Laura Erickson's For the Birds

Wednesday, August 5, 2020

House Wren Fledging Day

House Wren fledgling

House Wrens nest in my neighborhood every year. My neighbor Jeanne has a wren house that is always a happenin’ place—I’ve taken photos of her birds several times in past years. I know they’ve nested in our brush pile, and in a wren house I have in the back of the yard, but I never seem to be in the right place at the right time on the day the babies fledge.  

I was hoping this year would be different, with me hunkered down at home all summer, but no luck at all in May, June, or July, even as I paid close attention. Indeed, I got hours of wonderful House Wren song recordings starting on May 7, when I heard my first on Peabody Street, and House Wrens became the dominant singers of my dawn chorus recordings throughout June and the first half of July. (You can hear a half hour of one wren singing here.) It’s been thrilling getting such beautiful recordings of these birds—I’ve gotten some photos, too, but haven’t tried very hard because it’s easy to distract and disturb a male, stopping him from singing, and nice recordings seemed much more urgent than photos.   

House Wren

Then Tuesday, August 4, I went out and heard lots of chips and scolding in the back of my yard, and voila! I wasn’t very skilled at first at finding the tiny fledglings perched in Russ’s raspberry patch and in the dense dogwood, daylilies, and other thick vegetation, but by afternoon, when I’d mastered distinguishing the single and double chips of the fledglings from the scolding of the parents, I could see 6 fledglings and heard at least one more, and more likely two, at the same time! House Wren broods start out with anywhere from 3 to 10 young, so 7 or 8 fledglings is excellent but hardly unheard of. I was absolutely thrilled.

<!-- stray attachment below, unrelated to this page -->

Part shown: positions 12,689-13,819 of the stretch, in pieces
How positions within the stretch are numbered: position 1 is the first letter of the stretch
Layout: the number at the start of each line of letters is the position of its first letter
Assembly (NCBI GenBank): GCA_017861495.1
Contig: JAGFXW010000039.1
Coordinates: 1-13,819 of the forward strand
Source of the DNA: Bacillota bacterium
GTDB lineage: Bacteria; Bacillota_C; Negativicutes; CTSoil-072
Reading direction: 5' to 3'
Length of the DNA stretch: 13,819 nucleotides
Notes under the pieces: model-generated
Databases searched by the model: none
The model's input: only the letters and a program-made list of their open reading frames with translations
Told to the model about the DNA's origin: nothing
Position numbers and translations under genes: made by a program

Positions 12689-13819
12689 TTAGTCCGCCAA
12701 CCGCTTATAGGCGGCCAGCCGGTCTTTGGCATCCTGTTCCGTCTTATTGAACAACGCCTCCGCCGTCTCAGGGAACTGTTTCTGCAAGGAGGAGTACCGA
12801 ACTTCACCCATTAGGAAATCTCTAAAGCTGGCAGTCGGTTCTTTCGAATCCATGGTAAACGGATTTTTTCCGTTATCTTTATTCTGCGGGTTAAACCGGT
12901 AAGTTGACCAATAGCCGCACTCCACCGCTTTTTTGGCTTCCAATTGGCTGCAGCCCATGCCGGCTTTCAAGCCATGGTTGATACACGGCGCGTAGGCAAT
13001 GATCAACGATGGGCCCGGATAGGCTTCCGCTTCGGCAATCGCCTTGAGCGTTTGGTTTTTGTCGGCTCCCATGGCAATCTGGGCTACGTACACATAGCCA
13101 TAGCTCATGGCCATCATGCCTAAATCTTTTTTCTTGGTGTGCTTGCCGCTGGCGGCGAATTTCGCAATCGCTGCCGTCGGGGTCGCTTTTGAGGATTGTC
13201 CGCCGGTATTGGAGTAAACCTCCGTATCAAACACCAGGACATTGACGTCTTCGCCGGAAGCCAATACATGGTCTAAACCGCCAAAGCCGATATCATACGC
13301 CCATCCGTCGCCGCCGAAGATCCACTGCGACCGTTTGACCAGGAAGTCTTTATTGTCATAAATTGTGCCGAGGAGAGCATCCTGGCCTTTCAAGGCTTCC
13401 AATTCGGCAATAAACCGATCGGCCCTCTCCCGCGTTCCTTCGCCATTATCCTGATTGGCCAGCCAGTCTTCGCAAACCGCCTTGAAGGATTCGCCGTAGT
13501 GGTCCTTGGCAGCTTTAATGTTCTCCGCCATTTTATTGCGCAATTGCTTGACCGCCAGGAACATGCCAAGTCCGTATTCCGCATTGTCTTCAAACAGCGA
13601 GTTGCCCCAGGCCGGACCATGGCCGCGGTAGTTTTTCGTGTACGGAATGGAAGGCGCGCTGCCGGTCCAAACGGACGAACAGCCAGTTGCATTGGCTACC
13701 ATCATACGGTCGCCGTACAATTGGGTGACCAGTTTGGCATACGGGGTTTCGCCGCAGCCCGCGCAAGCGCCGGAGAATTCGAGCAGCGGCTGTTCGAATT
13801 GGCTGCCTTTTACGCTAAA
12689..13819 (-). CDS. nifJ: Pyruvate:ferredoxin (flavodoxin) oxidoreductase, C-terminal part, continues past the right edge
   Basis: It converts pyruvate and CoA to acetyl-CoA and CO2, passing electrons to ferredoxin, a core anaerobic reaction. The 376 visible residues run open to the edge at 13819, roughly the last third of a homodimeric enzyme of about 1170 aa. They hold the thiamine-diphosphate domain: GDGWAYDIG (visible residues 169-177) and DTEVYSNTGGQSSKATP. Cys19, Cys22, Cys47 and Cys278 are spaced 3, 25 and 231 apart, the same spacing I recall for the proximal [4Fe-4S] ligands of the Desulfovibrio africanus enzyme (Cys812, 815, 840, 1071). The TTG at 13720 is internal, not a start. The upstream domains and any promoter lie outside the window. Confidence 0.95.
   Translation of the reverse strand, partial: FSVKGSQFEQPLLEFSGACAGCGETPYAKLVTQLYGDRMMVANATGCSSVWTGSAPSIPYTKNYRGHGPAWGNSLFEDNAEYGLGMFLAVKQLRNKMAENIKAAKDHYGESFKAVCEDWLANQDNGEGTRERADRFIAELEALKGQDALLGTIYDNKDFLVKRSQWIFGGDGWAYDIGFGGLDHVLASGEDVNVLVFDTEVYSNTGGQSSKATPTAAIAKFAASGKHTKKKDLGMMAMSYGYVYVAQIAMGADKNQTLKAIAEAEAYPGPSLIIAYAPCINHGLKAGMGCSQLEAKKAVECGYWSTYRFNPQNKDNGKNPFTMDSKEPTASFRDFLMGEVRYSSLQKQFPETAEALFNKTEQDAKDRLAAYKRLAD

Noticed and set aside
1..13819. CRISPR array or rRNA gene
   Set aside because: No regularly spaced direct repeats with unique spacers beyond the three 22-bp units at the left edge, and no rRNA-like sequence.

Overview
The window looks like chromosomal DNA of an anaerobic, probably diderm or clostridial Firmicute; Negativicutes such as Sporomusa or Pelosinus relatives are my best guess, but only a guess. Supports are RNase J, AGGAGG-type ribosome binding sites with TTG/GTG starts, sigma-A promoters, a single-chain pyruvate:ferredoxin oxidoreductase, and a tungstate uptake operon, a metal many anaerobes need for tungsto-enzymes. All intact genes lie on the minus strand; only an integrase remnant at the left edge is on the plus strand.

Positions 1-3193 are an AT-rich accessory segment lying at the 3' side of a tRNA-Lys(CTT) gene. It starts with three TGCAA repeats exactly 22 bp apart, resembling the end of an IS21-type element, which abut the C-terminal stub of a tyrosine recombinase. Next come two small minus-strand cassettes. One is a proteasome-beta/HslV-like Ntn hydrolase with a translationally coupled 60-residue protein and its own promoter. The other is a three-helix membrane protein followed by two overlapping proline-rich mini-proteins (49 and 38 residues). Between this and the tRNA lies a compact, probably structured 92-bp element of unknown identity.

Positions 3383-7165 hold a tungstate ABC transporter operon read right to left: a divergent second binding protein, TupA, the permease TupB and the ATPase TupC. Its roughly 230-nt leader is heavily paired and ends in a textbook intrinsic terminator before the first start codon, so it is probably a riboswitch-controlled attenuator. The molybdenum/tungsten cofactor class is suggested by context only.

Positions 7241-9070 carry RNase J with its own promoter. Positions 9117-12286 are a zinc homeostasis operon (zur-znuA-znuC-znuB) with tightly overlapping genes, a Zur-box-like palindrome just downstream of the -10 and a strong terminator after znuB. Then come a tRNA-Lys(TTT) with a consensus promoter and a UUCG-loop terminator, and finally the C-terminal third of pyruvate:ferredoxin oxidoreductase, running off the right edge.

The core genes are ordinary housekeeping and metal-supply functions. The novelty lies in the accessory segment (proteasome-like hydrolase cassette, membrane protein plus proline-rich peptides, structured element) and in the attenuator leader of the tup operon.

House Wren fledgling and parent

House Wren fledglings

By afternoon, I wasn’t the only one paying attention to them—my Blue Jay parents were apparently hoping to capitalize on the confused wren babies, whose first flights were clumsy and short, and their steady chipping when hungry seemed as useful to Blue Jays looking for protein as for House Wren parents wanting to feed their scattered young.  

On Wednesday morning, I could hear baby wrens at first light, and was relieved that a lot of them made it. But now I watched the two adult Blue Jays—distinguishable from their gorgeous young now because the adults are molting, looking very scruffy—taking turns sitting on the roof of my neighbor’s shed while scanning the raspberry bed. I watched one drop into the raspberries and come up with a little brown puffball. That was all that I had the stomach for. As I walked into the house, I could hear the baby jays calling and begging next door on the other side when that parent flew in. And I could hear one hungry jay stop whining suddenly to eat its breakfast.  

I’ve always known how difficult life is for birds, and why wrens and some other species have such large broods two and even three times a year, yet their populations stay the same. But I managed for 68 years to not think very hard about how exceptionally fraught the first day or two out of the nest are for tiny fledglings. I love Blue Jays, and I love House Wrens. I’m thrilled that I got photos of my baby wrens yesterday, and I know I’m not the one who alerted the jays to them—the baby wrens did that themselves. And the jays weren’t around when I was out there yesterday.   

Now the jays may be persistent—they have four or five hungry fledglings themselves—but they probably won’t be able to get all of the wren babies. At least one or two may make it off Peabody Street and onto their journey south. I’ll keep listening, but now the feeling of reassurance when I hear a baby chipping will be tinged with dread, hoping a jay isn’t listening. I’m starting to understand the truth of the line, “Ignorance is bliss.”  

House Wren fledglilng